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Date:	Thu, 5 Jun 2008 10:12:20 +0200
From:	Jan Kara <jack@...e.cz>
To:	Miklos Szeredi <miklos@...redi.hu>
Cc:	linux-kernel@...r.kernel.org, linux-ext4@...r.kernel.org,
	linux-mm@...ck.org, linux-fsdevel@...r.kernel.org,
	akpm@...ux-foundation.org
Subject: Re: Two questions on VFS/mm

On Wed 04-06-08 19:10:42, Miklos Szeredi wrote:
> (Added some CCs)
> 
> >   could some kind soul knowledgable in VFS/mm help me with the following
> > two questions? I've spotted them when testing some ext4 for patches...
> >   1) In write_cache_pages() we do:
> > ...
> > 	lock_page(page);
> > 	...
> > 	if (!wbc->range_cyclic && page->index > end) {
> >                    done = 1;
> >                    unlock_page(page);
> >                    continue;
> >         }
> > 	...
> > 	ret = (*writepage)(page, wbc, data);
> > 
> >   Now the problem is that if range_cyclic is set, it can happen that the
> > page we give to the filesystem is beyond the current end of file (and can
> > be already processed by invalidatepage()). Is the filesystem supposed to
> > handle this (what would it be good for to give such a page to the fs?) or
> > is it just a bug in write_cache_pages()?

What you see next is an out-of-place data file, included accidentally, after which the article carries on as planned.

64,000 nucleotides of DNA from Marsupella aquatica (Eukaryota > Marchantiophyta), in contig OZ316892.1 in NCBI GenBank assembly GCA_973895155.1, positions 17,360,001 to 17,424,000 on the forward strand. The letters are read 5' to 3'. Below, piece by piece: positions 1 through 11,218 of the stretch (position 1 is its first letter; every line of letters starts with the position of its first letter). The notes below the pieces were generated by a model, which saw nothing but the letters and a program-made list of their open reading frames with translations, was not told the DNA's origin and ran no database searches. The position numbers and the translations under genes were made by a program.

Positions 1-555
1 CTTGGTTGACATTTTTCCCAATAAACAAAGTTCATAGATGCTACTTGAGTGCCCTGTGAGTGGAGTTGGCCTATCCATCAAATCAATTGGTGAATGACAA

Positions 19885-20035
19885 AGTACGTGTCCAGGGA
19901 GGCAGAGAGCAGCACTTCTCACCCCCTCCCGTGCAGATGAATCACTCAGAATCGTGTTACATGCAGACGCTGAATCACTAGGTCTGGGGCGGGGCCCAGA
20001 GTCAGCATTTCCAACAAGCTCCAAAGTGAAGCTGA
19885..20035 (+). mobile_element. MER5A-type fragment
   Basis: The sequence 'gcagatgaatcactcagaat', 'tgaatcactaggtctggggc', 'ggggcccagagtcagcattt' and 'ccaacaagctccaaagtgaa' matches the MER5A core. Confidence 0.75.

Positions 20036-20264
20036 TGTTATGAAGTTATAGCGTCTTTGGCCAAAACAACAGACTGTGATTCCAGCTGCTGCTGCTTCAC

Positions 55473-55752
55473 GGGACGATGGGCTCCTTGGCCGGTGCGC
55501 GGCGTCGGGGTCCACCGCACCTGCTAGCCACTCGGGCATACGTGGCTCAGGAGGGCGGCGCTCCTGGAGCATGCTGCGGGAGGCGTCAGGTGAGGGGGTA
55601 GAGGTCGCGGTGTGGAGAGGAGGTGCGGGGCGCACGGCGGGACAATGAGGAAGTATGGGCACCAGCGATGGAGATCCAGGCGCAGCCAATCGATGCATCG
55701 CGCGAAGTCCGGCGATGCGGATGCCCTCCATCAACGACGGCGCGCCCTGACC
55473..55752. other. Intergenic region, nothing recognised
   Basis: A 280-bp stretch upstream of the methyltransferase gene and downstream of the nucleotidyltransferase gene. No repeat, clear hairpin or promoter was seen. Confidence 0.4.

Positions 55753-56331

> 
> There may be a bug somewhere, but write_cache_pages() looks correct.
> It locks the page then checks for page->mapping to make sure the page
> wasn't truncated.  And truncation (including invalidatepage()) happens
> with the page locked, so that can't race with page writeback.
  You are right, write_cache_pages() is correct - I've wrongly undrestood
what 'end' means.

> However the do_invalidatepage() in block_write_full_page() looks
> suspicious.  It calls invalidatepage(), but doesn't perform all the
> other things needed for truncation.  Maybe there's a valid reason for
> that, but I really don't have any idea what.
  Hmm, the fact is I've seen in my tests writepage() being called on a page
which had its buffers removed. And because we attach buffers to a page in
page_mkwrite() and in write_begin() I think we should not see such page.
I've added more debug printings to the code to verify that the page has
indeed been truncated but so far I did not reproduce the problem again.

> >   2) I have the following problem with page_mkwrite() when blocksize <
> > pagesize. What we want to do is to fill in a potential hole under a page
> > somebody wants to write to. But consider following scenario with a
> > filesystem with 1k blocksize:
> >   truncate("file", 1024);
> >   ptr = mmap("file");
> >   *ptr = 'a'
> >      -> page_mkwrite() is called.
> >         but "file" is only 1k large and we cannot really allocate blocks
> >         beyond end of file. So we allocate just one 1k block.
> >   truncate("file", 4096);
> >   *(ptr + 2048) = 'a'
> >      - nothing is called and later during writepage() time we are surprised
> >        we have a dirty page which is not backed by a filesystem block.
> > 
> >   How to solve this? One idea I have here is that when we handle truncate(),
> > we mark the original last page (if it is partial) as read-only again so
> > that page_mkwrite() is called on the next write to it. Is something like
> > this possible? Pointers to code doing something similar are welcome, I don't
> > really know these things ;).

									Honza
-- 
Jan Kara <jack@...e.cz>
SUSE Labs, CR
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